What would you say to those who argue that the EU has too much influence on European research?

We should keep in mind that EU research funding corresponds to only a few per cent of total European R&D expenditure. Nonetheless, it has produced substantial benefits and has served physics in Europe well. The success of past Framework programmes, their wide visibility and the stiff competition mean that EU visions and priorities tend to strongly influence national policies. Also, there is a risk that EU funding is perceived as a replacement for, not a complement to, national R&D funding. We must watch that Framework programmes set an example to follow in scientific excellence while addressing the problems that Europe can only solve as a whole.

In terms of physics, what are Europe’s biggest strengths?

What sets European physicists apart is the ease with which we transcend national boundaries and national interests. The ability and determination to pool intellectual and material resources to develop joint scientific visions and to pursue common goals has become an integral part of our approach. This makes physics in Europe particularly strong in areas that rely on large-scale collaborations and infrastructures, including my own field of high-energy physics – but there are many others.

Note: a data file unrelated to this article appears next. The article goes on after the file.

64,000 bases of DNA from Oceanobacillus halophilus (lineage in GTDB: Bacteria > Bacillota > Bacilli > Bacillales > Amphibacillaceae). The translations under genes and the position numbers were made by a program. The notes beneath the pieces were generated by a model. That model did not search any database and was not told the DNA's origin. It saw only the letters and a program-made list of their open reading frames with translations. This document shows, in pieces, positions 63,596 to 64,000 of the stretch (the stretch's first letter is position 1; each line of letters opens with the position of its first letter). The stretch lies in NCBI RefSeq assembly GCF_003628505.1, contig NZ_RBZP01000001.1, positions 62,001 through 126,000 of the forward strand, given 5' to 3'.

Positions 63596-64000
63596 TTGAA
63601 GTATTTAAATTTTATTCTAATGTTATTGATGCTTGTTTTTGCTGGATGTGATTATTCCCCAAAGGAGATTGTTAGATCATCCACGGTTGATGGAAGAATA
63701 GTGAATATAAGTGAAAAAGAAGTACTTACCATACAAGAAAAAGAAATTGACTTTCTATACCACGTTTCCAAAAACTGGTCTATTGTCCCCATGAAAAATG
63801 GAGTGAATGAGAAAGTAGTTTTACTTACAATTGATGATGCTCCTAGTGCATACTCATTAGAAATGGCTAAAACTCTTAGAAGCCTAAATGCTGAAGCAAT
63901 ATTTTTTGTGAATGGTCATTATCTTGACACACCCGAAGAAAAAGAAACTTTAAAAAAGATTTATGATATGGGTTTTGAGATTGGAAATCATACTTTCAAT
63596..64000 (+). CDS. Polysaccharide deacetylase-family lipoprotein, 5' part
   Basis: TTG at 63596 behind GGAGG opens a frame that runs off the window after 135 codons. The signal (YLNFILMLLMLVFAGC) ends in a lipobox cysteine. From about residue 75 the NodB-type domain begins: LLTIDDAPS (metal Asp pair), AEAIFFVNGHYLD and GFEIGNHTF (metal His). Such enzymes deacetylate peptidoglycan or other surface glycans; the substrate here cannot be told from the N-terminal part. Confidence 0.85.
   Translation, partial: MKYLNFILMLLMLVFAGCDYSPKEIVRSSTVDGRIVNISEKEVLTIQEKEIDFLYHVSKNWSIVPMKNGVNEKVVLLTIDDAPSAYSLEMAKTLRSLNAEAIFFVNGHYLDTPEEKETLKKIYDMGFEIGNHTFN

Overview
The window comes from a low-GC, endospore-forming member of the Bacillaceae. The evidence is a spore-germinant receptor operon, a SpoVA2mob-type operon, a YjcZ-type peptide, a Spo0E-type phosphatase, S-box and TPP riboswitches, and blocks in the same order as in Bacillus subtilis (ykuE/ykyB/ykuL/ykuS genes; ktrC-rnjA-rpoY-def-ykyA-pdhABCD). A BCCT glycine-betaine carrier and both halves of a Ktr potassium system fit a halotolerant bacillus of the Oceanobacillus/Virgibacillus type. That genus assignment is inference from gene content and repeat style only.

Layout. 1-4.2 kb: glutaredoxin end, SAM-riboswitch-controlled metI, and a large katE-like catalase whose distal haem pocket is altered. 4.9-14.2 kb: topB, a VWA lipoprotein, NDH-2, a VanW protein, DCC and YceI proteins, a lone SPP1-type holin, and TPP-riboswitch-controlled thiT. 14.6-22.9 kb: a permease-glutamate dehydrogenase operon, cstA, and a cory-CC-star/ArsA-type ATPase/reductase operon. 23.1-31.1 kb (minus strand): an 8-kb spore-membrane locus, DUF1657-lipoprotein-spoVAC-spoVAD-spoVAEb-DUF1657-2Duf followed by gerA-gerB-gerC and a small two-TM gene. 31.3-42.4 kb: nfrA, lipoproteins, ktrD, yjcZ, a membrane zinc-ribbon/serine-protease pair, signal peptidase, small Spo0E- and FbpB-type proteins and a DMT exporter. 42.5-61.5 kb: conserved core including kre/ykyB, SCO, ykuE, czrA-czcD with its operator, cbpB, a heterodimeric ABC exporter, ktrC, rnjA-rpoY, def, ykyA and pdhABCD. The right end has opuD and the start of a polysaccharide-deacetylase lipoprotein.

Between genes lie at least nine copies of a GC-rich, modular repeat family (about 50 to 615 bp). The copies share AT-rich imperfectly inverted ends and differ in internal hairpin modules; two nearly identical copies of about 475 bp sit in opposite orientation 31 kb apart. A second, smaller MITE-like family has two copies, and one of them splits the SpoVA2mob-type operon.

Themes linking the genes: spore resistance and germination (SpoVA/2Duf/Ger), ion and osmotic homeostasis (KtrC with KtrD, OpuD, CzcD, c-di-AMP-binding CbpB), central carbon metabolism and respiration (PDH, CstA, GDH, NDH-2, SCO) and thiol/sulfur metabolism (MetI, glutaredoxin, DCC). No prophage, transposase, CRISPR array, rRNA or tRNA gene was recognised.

Where is Europe weakest in physics?

I am not aware of any field of physics where Europe is weak. Scientific collaboration in Europe is constantly facing new levels of complexity because of diverse cultures, languages, policies and bureaucracies, that can slow down development. However, I adhere to the African proverb: “If you want to go quickly, go alone. If you want to go far, go together.”

What actions is the EPS taking to make the physics community in Europe more diverse?

The EPS promotes diversity in multiple ways. We award Emmy Noether Distinctions to female physicists who are internationally visible role models. We are also introducing policies to ensure a fair representation of women at EPS organized conferences. Diversity – or the lack of it – is rooted in high-school and undergraduate education. Yet the EPS does not have the resources to effectively reach out to the educational systems of more than 40 European countries. This is an area where we need to work more closely with our national member societies.

What will be the most important challenge for the European physics community over the next 50 years?

In the public debate of science policies, priorities shift increasingly from scientific to societal challenges. The design of the Horizon Europe programme is the most recent manifestation of this trend. This is a legitimate development because the challenges are massive, and physics help to address issues such as energy and climate change. However, history teaches us that genuine technological innovations are ultimately the products of curiosity-driven research and disruptive discoveries. The European physics community will need to watch that science policy and funding opportunities safeguard a healthy balance of applied and basic research.